Why Am I Here
I do not think there is a Christian educator who at one time or another has asked themselves the question, “Why am I here?” I would venture to conclude that this question has been asked more than once - maybe fifty or five hundred times, especially during this time of the year when schools are working on staffing commitments for the coming school year.
The question is not a general question of “Why am I here on earth?” Rather, it is one of “Why am I doing what I’m doing at this school?” Whether we are a teacher, administrator, or support staff, this is a fundamental question being pondered. Answers to this question are magnified when we consider the following concerns:
Working long hours, then going to church services, student activities, coming in on weekends to catch up, straighten up and plan;
Putting up with students who do not want to learn after investing hours in planning;
Dealing with parents who are angry, troubled, afraid, and do not seem to understand or care;
Performing extra duties or extra jobs and receiving no or little recognition or compensation; and,
Not being appreciated.
Consider 2 Tim. 1-9: “Who hath saved us, and called us with a holy calling, not according to our works, but according to his own purpose and grace, which was given us in Christ Jesus before the world began.”
Each of us in the profession of teaching, administration, or support has a specific call to be at a particular school. We are there because of the divine will of God. There could be other places we could be at, doing other things. Why are we doing what we are doing – here at this school? It is because we have been called with a holy calling, not according to our own works (desires, ambitions, capabilities, training, or performance) but according to His own purpose and grace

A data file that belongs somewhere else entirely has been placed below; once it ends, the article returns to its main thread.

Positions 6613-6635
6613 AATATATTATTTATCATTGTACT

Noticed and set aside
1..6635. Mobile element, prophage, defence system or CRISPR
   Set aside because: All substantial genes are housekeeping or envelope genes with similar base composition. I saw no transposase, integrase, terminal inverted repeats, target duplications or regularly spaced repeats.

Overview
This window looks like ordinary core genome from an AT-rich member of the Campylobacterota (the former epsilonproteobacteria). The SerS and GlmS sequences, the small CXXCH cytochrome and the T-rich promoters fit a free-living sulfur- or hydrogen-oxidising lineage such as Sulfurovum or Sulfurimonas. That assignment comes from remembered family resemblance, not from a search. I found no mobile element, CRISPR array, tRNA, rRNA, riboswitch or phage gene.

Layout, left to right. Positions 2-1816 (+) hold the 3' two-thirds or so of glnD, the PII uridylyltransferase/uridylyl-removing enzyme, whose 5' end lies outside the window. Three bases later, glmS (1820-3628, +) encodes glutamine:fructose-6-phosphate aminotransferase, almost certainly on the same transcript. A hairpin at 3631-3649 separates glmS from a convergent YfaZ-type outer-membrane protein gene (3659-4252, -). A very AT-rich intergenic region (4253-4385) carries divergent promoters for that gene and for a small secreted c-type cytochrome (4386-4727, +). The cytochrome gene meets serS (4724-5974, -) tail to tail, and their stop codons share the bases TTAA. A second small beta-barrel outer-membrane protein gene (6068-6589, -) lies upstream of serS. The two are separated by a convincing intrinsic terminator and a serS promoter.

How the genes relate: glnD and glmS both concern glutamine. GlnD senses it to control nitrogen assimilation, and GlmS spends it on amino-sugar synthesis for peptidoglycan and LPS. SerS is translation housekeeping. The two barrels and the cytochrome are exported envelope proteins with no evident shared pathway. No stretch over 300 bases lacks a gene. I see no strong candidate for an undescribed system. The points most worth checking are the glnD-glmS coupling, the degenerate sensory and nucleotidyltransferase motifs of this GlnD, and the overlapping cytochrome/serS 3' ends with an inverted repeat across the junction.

It is the deep conviction of His calling that keeps us doing what we are doing and allows our commitment to our school to take on meaning and purpose. When we acknowledge His purpose for our life, we realize that working long hours, dealing with students and parents, going the extra mile, spending hours in preparation become fulfilling and everything we have need of, begins to appear in our life. When we are walking in God’s purpose of being at this school, life is easier—full of peace, joy, and contentment.
The devil is out to discourage us so we get our mind and heart off God’s call and our commitment of service, just as he did with Adam and Eve. The attempt is to cause us to question God’s call through situations, circumstances, or opportunities we face.
What should we do?
Consider the following four actions:
Hold Fast. Hold fast to your confession of faith in God’s calling and expect the circumstances to line up with God’s calling and direction.
Expect the Best. If you are not walking in God’s best, you need to evaluate where you are on those things that prevent you from receiving God’s best.
Draw Near to Him. He wants you to draw near to Him - to love Him with all of your heart, soul, mind, and strength, and He wants you to love your neighbor as He loves you. This will promote satisfaction in His calling.
Draw Upon His Grace. God’s grace is the divine power that equips you to do His will.
Walkout His Calling. Being sensitive to the voice of the Spirit of God and then being obedient to His voice will cause you to walk out God’s will for your life. As you stay in the center of His will, you will find His grace to empower you to do His will.
“For I know the plans I have for you,” says the Lord. “They are plans for good and not for disaster, to give you a future and a hope.” (Jeremiah 29:11 NLT)